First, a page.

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Concept# Analytic function

Summary

In mathematics, an analytic function is a function that is locally given by a convergent power series. There exist both real analytic functions and complex analytic functions. Functions of each type are infinitely differentiable, but complex analytic functions exhibit properties that do not generally hold for real analytic functions. A function is analytic if and only if its Taylor series about converges to the function in some neighborhood for every in its domain. It is important to note that it's a neighborhood and not just at some point , since every differentiable function has at least a tangent line at every point, which is its Taylor series of order 1. So just having a polynomial expansion at singular points is not enough, and the Taylor series must also converge to the function on points adjacent to to be considered an analytic function. As a counterexample see the Fabius function.
Formally, a function is real analytic on an open set in the real line if for any one can write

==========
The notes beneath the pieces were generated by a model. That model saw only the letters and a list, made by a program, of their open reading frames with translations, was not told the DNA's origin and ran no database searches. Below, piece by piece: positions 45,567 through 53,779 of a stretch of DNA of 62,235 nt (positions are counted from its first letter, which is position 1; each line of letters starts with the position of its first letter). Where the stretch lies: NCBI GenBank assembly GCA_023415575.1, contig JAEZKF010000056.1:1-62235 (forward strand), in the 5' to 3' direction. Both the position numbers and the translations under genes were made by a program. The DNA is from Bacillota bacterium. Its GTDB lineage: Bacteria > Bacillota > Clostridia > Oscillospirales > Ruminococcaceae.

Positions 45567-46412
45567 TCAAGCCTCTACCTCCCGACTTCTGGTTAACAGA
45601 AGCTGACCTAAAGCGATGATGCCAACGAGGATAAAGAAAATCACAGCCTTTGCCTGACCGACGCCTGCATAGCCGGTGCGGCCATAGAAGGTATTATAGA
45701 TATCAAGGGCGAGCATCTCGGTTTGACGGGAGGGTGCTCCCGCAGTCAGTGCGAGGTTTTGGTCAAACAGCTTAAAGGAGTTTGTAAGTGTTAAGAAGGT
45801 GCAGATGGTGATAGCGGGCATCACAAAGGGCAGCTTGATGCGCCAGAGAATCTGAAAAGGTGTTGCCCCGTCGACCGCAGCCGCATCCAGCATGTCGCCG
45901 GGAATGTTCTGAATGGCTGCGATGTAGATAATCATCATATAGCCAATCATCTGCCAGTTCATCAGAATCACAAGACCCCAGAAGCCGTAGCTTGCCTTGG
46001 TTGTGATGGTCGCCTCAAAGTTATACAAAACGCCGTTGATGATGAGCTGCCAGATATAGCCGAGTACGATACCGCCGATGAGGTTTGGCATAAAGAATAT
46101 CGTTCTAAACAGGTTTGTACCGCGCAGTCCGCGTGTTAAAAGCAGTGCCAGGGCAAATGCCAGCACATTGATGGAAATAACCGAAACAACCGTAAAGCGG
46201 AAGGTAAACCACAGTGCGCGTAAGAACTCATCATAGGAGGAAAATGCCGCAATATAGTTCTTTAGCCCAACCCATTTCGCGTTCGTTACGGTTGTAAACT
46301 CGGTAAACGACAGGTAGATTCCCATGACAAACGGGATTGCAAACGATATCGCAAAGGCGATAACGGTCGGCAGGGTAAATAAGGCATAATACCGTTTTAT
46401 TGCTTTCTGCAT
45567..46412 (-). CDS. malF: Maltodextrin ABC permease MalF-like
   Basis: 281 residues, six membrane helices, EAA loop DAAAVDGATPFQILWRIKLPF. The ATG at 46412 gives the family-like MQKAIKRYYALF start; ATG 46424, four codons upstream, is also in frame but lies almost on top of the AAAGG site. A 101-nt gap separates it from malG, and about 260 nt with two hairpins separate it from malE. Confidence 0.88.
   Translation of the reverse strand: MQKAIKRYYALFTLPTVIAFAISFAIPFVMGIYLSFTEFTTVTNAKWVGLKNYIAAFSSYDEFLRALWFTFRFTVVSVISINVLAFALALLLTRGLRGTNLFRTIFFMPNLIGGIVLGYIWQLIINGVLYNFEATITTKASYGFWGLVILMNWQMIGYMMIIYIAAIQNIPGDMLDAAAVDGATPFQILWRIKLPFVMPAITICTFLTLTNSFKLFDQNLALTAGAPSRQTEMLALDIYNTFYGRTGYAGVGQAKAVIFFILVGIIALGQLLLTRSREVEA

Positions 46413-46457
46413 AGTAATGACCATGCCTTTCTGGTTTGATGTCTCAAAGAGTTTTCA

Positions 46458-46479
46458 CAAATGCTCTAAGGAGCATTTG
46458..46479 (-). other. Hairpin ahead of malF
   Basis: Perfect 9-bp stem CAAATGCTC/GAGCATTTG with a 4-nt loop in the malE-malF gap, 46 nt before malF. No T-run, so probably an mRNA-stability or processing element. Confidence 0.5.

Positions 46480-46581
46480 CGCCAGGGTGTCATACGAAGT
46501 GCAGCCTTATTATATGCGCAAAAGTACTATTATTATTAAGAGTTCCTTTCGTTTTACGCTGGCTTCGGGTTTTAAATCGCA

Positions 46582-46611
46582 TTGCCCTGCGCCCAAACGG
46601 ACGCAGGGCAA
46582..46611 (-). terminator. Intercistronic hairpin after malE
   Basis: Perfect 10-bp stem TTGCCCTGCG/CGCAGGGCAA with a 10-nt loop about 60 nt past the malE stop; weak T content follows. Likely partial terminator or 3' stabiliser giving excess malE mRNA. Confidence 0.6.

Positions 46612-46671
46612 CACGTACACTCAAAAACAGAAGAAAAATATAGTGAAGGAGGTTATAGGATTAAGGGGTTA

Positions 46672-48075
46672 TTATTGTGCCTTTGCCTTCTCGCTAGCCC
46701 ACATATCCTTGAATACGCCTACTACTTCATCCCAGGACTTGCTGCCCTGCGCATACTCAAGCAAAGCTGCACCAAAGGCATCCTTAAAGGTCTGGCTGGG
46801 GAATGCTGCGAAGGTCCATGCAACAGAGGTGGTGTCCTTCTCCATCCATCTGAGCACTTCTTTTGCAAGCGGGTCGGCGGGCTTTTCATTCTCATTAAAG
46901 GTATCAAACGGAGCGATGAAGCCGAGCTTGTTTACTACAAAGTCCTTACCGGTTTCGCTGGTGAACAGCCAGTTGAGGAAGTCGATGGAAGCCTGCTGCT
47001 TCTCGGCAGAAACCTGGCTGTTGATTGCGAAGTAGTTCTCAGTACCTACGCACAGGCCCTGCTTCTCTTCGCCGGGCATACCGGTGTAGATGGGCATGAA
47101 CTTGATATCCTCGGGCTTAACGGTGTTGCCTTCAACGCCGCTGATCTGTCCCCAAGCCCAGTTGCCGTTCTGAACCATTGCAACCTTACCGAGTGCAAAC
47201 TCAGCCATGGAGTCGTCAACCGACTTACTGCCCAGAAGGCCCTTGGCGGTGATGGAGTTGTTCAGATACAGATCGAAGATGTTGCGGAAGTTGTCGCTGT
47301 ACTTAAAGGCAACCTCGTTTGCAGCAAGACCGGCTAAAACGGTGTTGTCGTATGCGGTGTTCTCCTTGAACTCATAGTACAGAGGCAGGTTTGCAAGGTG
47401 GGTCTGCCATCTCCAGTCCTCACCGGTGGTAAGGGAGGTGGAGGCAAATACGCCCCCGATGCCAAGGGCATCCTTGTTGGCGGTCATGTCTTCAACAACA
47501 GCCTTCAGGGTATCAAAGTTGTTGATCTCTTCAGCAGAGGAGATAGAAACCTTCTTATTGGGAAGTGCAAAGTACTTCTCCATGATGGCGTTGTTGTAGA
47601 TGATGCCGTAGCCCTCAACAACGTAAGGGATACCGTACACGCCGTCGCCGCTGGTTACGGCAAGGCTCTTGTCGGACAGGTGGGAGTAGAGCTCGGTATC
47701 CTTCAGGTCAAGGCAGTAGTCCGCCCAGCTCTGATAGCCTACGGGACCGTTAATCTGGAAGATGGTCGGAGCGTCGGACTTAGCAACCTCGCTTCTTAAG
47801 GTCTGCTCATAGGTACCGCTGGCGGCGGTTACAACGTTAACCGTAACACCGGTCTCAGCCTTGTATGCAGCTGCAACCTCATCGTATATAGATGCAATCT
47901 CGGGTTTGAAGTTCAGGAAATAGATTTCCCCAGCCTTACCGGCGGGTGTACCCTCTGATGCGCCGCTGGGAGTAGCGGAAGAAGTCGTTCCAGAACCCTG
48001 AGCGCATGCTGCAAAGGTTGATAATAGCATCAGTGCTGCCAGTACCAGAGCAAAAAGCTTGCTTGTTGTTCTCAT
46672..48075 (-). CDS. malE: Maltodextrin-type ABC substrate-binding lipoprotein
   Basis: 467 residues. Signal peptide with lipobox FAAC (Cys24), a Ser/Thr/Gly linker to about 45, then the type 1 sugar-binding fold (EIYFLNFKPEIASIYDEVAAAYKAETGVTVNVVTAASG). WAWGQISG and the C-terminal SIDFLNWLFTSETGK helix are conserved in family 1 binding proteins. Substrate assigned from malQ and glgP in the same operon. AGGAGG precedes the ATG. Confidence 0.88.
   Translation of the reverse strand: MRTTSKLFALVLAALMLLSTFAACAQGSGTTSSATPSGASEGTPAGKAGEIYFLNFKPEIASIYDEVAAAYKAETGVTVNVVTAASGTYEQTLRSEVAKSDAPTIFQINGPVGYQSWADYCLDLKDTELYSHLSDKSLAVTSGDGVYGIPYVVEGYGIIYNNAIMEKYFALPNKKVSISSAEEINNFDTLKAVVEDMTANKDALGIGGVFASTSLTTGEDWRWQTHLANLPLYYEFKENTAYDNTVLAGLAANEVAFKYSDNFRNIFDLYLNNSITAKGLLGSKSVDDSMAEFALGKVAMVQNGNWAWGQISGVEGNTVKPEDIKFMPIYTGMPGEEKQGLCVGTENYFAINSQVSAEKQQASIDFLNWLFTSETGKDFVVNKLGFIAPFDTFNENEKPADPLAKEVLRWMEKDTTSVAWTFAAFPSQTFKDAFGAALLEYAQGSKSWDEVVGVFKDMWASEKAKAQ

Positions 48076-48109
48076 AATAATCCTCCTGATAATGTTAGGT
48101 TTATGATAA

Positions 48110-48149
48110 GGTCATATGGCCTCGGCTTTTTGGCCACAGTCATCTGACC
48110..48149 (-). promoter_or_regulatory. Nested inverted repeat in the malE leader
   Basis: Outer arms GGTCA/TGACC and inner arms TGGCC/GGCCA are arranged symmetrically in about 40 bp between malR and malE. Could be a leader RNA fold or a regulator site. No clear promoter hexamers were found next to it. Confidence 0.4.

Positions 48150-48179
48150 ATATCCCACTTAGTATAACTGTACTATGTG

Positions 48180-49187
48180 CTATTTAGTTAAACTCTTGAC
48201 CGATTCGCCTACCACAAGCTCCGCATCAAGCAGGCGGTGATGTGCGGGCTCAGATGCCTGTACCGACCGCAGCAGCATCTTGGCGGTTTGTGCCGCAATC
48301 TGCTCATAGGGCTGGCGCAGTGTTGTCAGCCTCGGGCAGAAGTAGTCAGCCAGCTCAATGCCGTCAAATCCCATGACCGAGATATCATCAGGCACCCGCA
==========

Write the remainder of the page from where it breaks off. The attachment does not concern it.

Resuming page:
in which the coefficients are real numbers and the series is convergent to for in a neighborhood of .
Alternatively, a real analytic function is an infinitely differentiable function such that the Taylor series at any point in its domain
converges to for in a neighborhood of pointwise. The set of all real analytic functions on a given set is often denoted by .
A function defined on some subset of the real line is said to be real analytic at a point if there is a neighborhood of on which is real analytic.
The definition of a complex analytic function is obtained by replacing, in the definitions above, "real" with "complex" and "real line" with "complex plane". A function is complex analytic if and only if it is holomorphic i.e. it is complex differentiable. For this reason the terms "holomorphic" and "analytic" are often used interchangeably for such functions.
Typical examples of analytic functions are
The following elementary functions:
All polynomials: if a polynomial has degree n, any terms of degree larger than n in its Taylor series expansion must immediately vanish to 0, and so this series will be trivially convergent.

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